Who’s right? Me? Wells? Both? Neither? Well, it’s seven years on, and I can’t remember a thing about the movie except Kirsten Dunst’s clinging shirt in one rain-sodden scene. Mr. Walker is right that too many of us went looking for messages in the superheroics, and seized too eagerly on the slim pickings. As he says, the superhero genre has a “philosophical flexibility.” Spider-Man himself compared biceps with Don Rumsfeld on stage as part of some Pentagon war promotion. But in January he was trading fist bumps with Barack Obama in a presidential inaugural special. Boy sidekick to Rummy, arachnid ivory to Obamessiah ebony: which is the real Spider-Man?
Er, well, there isn’t a real Spider-Man, is there? Look, I know several comrades of mine were very taken by Michael Caine’s speech as Alfred the butler to Master Bruce—“Some men just want to watch the world burn . . . ”—hailing it as an incisive analysis of al-Qaeda et al. But I don’t think so. Terrorists enjoy the body count, yet, unlike the Joker, they do have an end rather than just means. The notion that they merely “want to watch the world burn” is more readily applied to your average Hollywood studio. For almost a decade, the summer blockbusters have avoided saying anything about terrorism, Islam, 9/11, Bali, Beslan, Madrid or London, but they do like to “watch the world burn.” And so they opt for explosions and fireballs and shattering glass and screaming civilians unmoored from any recognizable reality. Hence, the Age of the Superhero: the Sharpie-bright spandex boys helped the movies off an awkward hook.
In the eight years American troops have been fighting in Iraq and Afghanistan, the studios have failed to produce a single film on the subject, other than a handful of unwatched flops about rendition and torture. The Tom Clancy novel The Sum of All Fears was about Islamic terrorists, so naturally the cinematic version made them neo-Nazis. The Nicole Kidman yawneroo The Interpreter was originally about Islamic terrorists attacking New York, so naturally they were rewritten into terrorists from the little-known African republic of Matobo. If a thriller’s set on a hijacked plane, the hijacker turns out to be a bespoke minion of some obscure Halliburton subsidiary. A couple of years back they made a high-tech action thriller in which the bad guy is the plane. That’s right: an unmanned computer-flown aircraft goes rogue and starts attacking things. The money shot is—stop me if this rings a vague bell—a big downtown skyscraper with a jet heading toward it. Only there are no terrorists aboard. The jet itself is the terrorist. This is the pitiful state Hollywood’s been reduced to: let’s play it safe and make the plane the bad guy. In the nineties, upscale Brits made a nice living playing the exotic foreign evildoer in Hollywood action pics. But, unless Jeremy Irons has been practising twirling his fingers like propellers and taxiing down the garden path with outstretched arms, he’s not going to be getting many roles as the psycho aeroplane.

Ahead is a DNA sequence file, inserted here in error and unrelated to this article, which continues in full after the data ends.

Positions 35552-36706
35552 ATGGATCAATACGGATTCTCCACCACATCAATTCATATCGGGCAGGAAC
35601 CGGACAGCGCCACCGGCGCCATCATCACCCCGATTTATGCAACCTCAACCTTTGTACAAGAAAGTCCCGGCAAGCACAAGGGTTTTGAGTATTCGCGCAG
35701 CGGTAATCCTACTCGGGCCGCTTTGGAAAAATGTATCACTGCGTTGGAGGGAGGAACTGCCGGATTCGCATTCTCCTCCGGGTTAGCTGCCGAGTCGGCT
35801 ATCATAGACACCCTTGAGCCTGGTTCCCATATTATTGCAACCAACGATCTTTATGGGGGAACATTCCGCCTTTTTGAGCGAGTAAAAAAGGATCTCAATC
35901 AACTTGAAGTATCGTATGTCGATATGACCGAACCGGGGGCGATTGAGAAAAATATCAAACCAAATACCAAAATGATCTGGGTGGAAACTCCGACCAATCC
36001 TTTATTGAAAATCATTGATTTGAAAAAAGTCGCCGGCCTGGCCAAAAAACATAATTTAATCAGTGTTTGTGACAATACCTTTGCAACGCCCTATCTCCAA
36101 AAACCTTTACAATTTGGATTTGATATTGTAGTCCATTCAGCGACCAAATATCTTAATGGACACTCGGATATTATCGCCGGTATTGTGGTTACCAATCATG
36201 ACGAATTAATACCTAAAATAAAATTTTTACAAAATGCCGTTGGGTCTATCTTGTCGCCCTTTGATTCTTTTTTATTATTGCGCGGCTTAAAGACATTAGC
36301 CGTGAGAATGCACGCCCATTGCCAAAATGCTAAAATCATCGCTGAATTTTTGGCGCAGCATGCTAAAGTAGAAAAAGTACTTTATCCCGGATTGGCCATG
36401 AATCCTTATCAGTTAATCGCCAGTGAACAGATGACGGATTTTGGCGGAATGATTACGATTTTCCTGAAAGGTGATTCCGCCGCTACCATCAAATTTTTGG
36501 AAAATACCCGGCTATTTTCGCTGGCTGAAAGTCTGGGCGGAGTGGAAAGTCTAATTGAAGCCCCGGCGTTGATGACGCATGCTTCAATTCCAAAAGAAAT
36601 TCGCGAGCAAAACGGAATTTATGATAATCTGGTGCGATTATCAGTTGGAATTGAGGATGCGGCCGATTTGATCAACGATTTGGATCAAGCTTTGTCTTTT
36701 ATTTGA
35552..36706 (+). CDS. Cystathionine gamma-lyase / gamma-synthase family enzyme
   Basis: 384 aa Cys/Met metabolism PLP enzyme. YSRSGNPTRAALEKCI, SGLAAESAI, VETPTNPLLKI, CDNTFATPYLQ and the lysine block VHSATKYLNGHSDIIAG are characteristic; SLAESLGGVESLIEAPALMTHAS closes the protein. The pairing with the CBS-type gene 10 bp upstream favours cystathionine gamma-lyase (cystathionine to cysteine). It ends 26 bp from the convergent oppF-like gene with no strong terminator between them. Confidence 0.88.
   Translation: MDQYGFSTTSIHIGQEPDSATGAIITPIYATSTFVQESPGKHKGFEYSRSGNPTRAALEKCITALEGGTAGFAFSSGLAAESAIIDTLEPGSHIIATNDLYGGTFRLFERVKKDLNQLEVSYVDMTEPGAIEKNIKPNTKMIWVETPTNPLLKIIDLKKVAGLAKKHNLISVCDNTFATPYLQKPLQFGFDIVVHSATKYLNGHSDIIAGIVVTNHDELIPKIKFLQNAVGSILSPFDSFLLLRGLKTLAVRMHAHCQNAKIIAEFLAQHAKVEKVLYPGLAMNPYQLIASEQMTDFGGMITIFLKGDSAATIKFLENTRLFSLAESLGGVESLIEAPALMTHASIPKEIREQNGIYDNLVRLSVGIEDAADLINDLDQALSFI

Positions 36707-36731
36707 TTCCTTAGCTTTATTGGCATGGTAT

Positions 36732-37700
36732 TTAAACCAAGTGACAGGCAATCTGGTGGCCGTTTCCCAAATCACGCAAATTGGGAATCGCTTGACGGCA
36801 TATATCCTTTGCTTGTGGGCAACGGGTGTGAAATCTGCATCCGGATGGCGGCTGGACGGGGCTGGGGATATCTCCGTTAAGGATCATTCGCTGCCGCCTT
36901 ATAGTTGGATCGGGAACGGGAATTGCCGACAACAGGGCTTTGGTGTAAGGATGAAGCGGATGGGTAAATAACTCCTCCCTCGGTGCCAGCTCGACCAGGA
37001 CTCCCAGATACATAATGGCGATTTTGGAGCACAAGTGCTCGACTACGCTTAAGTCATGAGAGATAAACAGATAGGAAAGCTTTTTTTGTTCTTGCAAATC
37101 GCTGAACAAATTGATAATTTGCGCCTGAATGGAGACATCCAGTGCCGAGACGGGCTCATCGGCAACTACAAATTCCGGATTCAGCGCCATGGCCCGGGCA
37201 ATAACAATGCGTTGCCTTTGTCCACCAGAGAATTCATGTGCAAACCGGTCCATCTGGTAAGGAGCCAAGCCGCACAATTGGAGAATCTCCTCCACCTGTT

Some studio vice-presidents just want to watch the world burn. So we have movies about nothing. You can discern subplot if you wish, but in the end what 99 per cent of moviegoers notice is the stuff that’s not sub-: he’s dressed like a bat! He has a groovy car! Whoa, did you see the way the Joker jabbed that guy’s eye out? You can debate allegory and metaphor, but once upon a time you didn’t have to—even with superheroes. The very first issue of Captain America showed our hero punching Hitler in the kisser right on the front cover—and look at the date: March 1941, months before the U.S. even entered the war.
The critic James Bowman thinks the current vogue for big screen superheroes helps to “isolate and quarantine heroism in fantasy-land.” “Heroism” is what people who’ve been bitten by radioactive spiders do. Until that happens to you, best to steer clear. And so a world of superheroes leads to a world without heroes. Gone now are the amateur adventurers of 19th- and 20th-century fiction, chaps who’d find themselves caught up in something, and decide to give it a go, initially because it’s a ripping wheeze but also because, in some too-stiff-upper-lipped-to-say way, they understood honour required it. Now the conventional romantic hero is all but extinct, and as giants patrol the skies those of us on the ground are perforce smaller. In The Incredibles, there’s a famous line aimed at the feel-good fatuities of contemporary education: when everyone’s special, nobody is. The failure of storytelling in today’s Hollywood teaches a different lesson: when everyone’s super, nobody’s a hero.